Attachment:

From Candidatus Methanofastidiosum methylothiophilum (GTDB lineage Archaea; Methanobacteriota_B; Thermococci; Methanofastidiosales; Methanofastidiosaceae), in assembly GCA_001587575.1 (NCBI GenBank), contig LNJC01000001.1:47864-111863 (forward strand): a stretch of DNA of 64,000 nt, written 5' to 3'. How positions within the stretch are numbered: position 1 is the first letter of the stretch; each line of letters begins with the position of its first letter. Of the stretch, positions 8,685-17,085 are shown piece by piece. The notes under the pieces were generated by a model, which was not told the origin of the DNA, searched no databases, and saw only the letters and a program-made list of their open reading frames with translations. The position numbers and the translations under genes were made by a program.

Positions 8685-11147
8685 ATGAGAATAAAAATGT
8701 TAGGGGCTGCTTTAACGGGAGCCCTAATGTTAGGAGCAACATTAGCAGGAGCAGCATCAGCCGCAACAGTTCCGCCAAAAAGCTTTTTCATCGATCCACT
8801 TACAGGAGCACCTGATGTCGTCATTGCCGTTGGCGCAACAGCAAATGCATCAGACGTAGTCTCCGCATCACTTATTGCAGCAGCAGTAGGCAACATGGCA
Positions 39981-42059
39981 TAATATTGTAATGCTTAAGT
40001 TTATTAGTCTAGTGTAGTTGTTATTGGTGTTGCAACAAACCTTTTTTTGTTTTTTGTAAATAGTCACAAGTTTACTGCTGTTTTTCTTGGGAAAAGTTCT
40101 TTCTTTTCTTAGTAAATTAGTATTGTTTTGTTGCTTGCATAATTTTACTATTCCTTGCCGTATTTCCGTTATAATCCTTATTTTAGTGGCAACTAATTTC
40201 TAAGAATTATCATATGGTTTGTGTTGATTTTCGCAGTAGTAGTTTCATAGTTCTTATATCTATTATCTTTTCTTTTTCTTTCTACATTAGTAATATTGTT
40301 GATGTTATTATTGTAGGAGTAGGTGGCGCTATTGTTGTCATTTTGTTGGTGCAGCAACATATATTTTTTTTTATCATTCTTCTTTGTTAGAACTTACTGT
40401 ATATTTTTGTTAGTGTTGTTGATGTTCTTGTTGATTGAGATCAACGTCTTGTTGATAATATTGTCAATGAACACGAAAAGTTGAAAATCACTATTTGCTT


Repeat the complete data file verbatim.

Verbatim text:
From Candidatus Methanofastidiosum methylothiophilum (GTDB lineage Archaea; Methanobacteriota_B; Thermococci; Methanofastidiosales; Methanofastidiosaceae), in assembly GCA_001587575.1 (NCBI GenBank), contig LNJC01000001.1:47864-111863 (forward strand): a stretch of DNA of 64,000 nt, written 5' to 3'. How positions within the stretch are numbered: position 1 is the first letter of the stretch; each line of letters begins with the position of its first letter. Of the stretch, positions 8,685-17,085 are shown piece by piece. The notes under the pieces were generated by a model, which was not told the origin of the DNA, searched no databases, and saw only the letters and a program-made list of their open reading frames with translations. The position numbers and the translations under genes were made by a program.

Positions 8685-11147
8685 ATGAGAATAAAAATGT
8701 TAGGGGCTGCTTTAACGGGAGCCCTAATGTTAGGAGCAACATTAGCAGGAGCAGCATCAGCCGCAACAGTTCCGCCAAAAAGCTTTTTCATCGATCCACT
8801 TACAGGAGCACCTGATGTCGTCATTGCCGTTGGCGCAACAGCAAATGCATCAGACGTAGTCTCCGCATCACTTATTGCAGCAGCAGTAGGCAACATGGCA
Positions 39981-42059
39981 TAATATTGTAATGCTTAAGT
40001 TTATTAGTCTAGTGTAGTTGTTATTGGTGTTGCAACAAACCTTTTTTTGTTTTTTGTAAATAGTCACAAGTTTACTGCTGTTTTTCTTGGGAAAAGTTCT
40101 TTCTTTTCTTAGTAAATTAGTATTGTTTTGTTGCTTGCATAATTTTACTATTCCTTGCCGTATTTCCGTTATAATCCTTATTTTAGTGGCAACTAATTTC
40201 TAAGAATTATCATATGGTTTGTGTTGATTTTCGCAGTAGTAGTTTCATAGTTCTTATATCTATTATCTTTTCTTTTTCTTTCTACATTAGTAATATTGTT
40301 GATGTTATTATTGTAGGAGTAGGTGGCGCTATTGTTGTCATTTTGTTGGTGCAGCAACATATATTTTTTTTTATCATTCTTCTTTGTTAGAACTTACTGT
40401 ATATTTTTGTTAGTGTTGTTGATGTTCTTGTTGATTGAGATCAACGTCTTGTTGATAATATTGTCAATGAACACGAAAAGTTGAAAATCACTATTTGCTT